The digital marketing world has been rocked in recent years with the introduction of Google’s manual and algorithmic penalties. Loss of rankings, visibility and website traffic are all common scenarios for webmasters of late, as Google takes action on sites that are low quality or that violate their guidelines
The ongoing challenge faced by webmasters and experts within the digital industry is discovering the best recovery solution for each affected domain.
It has become common knowledge that if a website has been penalised, the issue is rarely resolved by simply moving to a new domain and redirecting the URLs to the new address. Most of the time, the penalty would simply flow through the URLs and place itself firmly back with you in your new domain location.
To the astonishment of many in the industry, Google’s John Mueller has recently announced that even if you do not use the address change tool or redirect the old domain to the new, a penalty may still follow you to your new domain and pass along the bad signals that were associated with your old domain.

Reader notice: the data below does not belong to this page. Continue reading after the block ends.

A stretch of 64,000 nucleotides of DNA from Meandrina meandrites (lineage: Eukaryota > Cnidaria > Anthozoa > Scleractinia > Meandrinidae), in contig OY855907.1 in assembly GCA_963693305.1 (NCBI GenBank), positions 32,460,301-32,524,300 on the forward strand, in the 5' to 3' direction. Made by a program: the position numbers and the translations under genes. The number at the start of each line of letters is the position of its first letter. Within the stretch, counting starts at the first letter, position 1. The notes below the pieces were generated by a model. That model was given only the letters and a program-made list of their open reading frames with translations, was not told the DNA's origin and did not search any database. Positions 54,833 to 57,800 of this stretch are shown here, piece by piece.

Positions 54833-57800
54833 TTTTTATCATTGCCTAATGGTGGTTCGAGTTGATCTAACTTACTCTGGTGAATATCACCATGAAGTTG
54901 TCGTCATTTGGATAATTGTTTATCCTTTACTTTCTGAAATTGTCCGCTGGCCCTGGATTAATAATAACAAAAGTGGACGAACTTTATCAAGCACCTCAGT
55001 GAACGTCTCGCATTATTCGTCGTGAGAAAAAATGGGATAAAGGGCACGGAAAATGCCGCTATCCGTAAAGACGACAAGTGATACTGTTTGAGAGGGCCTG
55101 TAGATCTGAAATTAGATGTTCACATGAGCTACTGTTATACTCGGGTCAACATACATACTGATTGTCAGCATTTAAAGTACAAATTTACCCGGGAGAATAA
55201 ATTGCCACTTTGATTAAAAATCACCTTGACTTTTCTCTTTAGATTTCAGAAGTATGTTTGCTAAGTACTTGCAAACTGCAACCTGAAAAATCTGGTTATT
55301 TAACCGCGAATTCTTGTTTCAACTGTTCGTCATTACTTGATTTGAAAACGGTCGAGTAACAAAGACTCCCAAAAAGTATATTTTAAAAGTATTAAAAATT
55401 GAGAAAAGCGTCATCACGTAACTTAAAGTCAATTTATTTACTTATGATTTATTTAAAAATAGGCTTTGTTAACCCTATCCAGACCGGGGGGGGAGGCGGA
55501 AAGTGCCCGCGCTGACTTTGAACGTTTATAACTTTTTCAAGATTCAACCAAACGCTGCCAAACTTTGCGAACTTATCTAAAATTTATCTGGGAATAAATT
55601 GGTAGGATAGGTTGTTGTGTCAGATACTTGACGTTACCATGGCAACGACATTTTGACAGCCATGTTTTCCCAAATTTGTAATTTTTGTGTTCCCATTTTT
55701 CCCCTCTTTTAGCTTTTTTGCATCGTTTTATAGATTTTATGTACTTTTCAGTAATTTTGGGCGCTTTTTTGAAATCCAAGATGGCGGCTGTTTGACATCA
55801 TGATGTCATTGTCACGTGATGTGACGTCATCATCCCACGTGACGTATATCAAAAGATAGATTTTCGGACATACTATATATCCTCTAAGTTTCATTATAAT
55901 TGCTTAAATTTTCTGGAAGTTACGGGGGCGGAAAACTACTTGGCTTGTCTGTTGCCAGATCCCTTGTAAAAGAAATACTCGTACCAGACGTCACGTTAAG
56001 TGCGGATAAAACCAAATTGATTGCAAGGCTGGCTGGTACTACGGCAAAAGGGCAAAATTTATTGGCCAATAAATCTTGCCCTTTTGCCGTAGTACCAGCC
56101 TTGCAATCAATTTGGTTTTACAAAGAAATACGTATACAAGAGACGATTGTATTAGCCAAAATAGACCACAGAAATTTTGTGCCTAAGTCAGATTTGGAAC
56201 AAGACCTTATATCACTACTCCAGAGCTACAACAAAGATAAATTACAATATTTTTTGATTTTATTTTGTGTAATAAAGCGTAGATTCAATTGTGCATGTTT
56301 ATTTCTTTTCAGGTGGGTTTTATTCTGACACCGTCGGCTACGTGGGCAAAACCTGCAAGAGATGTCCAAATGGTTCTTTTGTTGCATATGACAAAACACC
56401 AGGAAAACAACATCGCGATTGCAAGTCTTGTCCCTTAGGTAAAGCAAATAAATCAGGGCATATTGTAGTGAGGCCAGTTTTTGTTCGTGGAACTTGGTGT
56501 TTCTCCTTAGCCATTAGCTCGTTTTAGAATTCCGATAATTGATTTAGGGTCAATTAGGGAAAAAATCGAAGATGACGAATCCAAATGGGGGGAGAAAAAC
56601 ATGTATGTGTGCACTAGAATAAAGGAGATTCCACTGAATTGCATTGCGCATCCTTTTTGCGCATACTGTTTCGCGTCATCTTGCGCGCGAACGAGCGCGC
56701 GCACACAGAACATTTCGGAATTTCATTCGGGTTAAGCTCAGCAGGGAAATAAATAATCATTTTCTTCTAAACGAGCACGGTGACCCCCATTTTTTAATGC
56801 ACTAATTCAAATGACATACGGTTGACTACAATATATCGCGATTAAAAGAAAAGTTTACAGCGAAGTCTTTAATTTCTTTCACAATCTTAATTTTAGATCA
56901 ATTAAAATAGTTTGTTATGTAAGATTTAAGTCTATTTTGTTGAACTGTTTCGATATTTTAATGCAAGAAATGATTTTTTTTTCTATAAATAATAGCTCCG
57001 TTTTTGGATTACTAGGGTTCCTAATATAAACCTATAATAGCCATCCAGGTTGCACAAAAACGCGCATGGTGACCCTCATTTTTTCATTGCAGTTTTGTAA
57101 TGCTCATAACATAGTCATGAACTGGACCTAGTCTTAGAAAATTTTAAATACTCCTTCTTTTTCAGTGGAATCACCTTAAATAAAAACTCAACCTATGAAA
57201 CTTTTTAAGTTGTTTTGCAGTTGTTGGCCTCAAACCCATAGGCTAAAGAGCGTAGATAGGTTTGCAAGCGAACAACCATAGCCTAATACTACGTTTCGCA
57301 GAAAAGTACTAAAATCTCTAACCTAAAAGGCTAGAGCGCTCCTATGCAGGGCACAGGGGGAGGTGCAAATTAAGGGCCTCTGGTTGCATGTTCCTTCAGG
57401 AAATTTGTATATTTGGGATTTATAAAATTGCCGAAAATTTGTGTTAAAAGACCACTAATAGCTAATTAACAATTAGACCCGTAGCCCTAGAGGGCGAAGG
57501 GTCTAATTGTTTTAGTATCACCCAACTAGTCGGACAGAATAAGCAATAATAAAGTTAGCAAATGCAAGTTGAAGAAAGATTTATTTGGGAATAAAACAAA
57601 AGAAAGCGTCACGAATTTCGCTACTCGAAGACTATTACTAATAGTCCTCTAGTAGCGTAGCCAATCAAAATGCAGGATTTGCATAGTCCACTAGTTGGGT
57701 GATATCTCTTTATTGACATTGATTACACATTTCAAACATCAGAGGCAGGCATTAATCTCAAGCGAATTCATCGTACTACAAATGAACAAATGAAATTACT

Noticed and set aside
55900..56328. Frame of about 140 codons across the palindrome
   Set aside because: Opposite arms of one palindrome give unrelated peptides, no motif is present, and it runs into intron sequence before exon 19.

Mueller states that if you move to a new domain with a website that is similar to the penalised version in terms of design, content and CMS, Google may pick up on the move without having been provided with any concrete signals.
For many webmasters and digital marketing experts, this has added a further step to the recovery process. The question that is most topical in the minds of analysts during the assessment period is whether the time and effort required to recover a domain is actually a feasible investment.
The severity of the penalty must be considered closely as the process of removing a penalty is an extremely difficult and lengthy process with returned rankings not always being a reward. Matt Cutts has previously spoken about this issue, stating that it is easier to start from scratch than undertake the challenge of cleaning up the profile of a penalised domain.
Of course, alongside the requirement for penalised webmasters to start their websites from scratch, is the need for a full website re-design and fresh content. Webmasters must be prepared to invest time and money into this.
The audit period is a key element in the discovery process and if undertaken sufficiently, a fresh start on a new domain may not be required if the process of link removal is thorough and the severity of the penalty eases the website’s recovery process.